The HIV/AIDS epidemic in the African American community made its “debut” in the early 1980’s and is entering its third decade as one of this country’s most critical and challenging health issue. Among African Americans, HIV/AIDS has produced especially grave outcomes.
According to the National Center for Health Statistics 2006 Report, HIV/AIDS is one of the top 10 leading causes of death for African Americans; and in the same year African Americans accounted for more than half (54 percent) of estimated new HIV infections in the United States.
The Centers for Disease Control and Prevention (CDC) estimates that a quarter of those living with HIV, more than 250,000 do not know they are infected.
Shortly after HIV/AIDS hit the scene, rumors about it flew throughout the world. “You can get it by kissing.” “You can get it by holding hands.” “It is airborne.”
Throughout the years, most of the HIV myths have been dispelled, but it seems as though there are still a few rumors afloat. Since nearly half of all new HIV infections occur in the African American community, these myths may be standing in the way of proper protection. See if you can sort the truth from the most common myths about HIV.
1. If you test positive for HIV, you will inevitably die from AIDS.
FALSE. In the early years, an HIV diagnosis often meant the infected person would develop AIDS and die from complications of the disease within a matter of years, but this is no longer true. Medications, combined with lifestyle changes and complementary therapies that support the body’s ability to keep the virus in check, can keep an HIV-infected person from developing AIDS or the fatal complications associated with it for many years.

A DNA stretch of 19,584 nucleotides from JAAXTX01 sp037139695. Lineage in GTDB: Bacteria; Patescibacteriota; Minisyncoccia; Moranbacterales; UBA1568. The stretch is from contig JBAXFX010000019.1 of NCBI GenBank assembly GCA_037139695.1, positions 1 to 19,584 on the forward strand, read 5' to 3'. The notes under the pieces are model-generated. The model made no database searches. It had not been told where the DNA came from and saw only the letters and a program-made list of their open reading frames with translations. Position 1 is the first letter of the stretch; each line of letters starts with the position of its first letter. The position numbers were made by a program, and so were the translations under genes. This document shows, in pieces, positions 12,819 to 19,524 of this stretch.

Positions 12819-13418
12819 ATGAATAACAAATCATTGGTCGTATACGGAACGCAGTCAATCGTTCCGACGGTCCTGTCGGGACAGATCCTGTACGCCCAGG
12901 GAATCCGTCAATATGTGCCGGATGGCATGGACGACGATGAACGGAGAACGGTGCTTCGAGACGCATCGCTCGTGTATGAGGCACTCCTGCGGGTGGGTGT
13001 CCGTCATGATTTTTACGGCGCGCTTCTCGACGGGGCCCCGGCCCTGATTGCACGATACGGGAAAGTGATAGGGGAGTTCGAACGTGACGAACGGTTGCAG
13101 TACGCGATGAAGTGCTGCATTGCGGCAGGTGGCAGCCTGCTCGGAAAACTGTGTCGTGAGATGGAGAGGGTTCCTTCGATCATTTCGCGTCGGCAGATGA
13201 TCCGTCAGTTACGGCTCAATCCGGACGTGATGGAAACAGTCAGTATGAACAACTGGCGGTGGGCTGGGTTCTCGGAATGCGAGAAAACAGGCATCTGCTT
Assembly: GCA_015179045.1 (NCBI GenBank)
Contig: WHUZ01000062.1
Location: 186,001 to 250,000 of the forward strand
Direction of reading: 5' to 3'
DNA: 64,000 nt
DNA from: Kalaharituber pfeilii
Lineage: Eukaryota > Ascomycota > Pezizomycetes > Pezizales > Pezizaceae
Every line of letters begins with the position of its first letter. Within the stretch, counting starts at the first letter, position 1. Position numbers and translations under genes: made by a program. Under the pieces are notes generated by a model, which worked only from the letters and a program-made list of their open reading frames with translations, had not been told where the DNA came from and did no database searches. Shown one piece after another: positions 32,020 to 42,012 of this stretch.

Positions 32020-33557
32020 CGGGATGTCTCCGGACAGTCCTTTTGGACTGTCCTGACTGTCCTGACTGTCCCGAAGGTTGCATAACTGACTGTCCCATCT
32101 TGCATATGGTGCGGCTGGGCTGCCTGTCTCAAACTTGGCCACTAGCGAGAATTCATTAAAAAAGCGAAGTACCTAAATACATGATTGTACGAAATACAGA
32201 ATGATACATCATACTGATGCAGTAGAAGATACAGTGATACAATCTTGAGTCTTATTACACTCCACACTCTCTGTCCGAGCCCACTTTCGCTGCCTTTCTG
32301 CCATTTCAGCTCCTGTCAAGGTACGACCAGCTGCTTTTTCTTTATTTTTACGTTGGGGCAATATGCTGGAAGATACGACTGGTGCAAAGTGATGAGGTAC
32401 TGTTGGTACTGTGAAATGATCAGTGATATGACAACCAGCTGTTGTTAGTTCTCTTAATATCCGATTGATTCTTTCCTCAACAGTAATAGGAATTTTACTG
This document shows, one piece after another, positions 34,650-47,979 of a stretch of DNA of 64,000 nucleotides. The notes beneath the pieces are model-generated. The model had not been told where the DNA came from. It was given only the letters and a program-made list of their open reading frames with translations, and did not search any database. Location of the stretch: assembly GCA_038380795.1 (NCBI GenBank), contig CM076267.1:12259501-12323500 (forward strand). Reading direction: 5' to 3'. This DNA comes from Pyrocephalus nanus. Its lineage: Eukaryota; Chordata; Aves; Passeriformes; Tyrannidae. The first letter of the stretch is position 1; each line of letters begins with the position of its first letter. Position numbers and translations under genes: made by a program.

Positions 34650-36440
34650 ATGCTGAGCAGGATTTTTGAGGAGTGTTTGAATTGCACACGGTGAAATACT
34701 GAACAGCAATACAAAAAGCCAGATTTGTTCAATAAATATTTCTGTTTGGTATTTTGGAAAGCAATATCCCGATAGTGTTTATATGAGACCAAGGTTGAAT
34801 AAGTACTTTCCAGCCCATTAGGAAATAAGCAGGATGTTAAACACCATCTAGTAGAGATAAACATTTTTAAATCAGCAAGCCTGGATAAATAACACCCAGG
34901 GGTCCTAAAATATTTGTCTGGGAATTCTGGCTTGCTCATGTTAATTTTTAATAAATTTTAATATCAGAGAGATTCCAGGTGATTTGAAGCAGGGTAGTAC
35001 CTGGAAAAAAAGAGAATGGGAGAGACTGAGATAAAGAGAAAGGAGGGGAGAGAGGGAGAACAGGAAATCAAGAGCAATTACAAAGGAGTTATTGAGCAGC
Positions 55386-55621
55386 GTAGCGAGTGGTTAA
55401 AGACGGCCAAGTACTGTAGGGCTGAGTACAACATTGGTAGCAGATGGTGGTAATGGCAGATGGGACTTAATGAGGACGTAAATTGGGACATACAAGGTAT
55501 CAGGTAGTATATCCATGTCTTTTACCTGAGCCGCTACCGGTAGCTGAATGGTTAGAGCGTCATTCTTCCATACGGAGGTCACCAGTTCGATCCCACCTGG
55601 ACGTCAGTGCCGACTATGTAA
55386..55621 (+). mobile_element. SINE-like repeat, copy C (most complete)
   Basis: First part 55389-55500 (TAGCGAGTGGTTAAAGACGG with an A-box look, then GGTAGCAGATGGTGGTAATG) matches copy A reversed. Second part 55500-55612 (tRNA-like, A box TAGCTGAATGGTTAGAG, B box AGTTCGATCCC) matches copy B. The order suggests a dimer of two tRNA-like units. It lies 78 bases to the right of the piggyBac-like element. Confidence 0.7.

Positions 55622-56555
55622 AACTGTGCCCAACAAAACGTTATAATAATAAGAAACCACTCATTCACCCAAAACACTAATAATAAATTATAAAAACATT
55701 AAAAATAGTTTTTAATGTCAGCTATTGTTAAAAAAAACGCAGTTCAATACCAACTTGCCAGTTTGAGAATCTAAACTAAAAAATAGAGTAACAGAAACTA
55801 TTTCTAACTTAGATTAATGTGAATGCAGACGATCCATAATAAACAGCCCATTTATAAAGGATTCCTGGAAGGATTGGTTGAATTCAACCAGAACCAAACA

2. You can catch HIV from a toilet seat.
FALSE. The HIV virus cannot be transmitted by casual contact, from a toilet seat, a doorknob, a fork, or a handshake, for that matter. The only known HIV transmission methods include unprotected sex, intravenous drug use, exposure to blood or bodily fluids from an infected person, from mother to child in pregnancy, and through blood transfusions if the blood came from an HIV infected person. (Transmission of the virus did happen through blood transfusions or blood products in the 1980s before HIV testing became routine for all donated blood, but is highly unlikely to happen in a modern medical facility.)
3. There is a cure for HIV.
FALSE. There are medications available to suppress the virus in infected individuals and to lower their viral load. Such treatments can prolong or prevent the development of AIDS for years or even a lifetime. However, researchers have not found a cure for HIV that would eliminate the virus from an infected person’s body entirely.
4. People have been infected with HIV from taking the HIV test itself.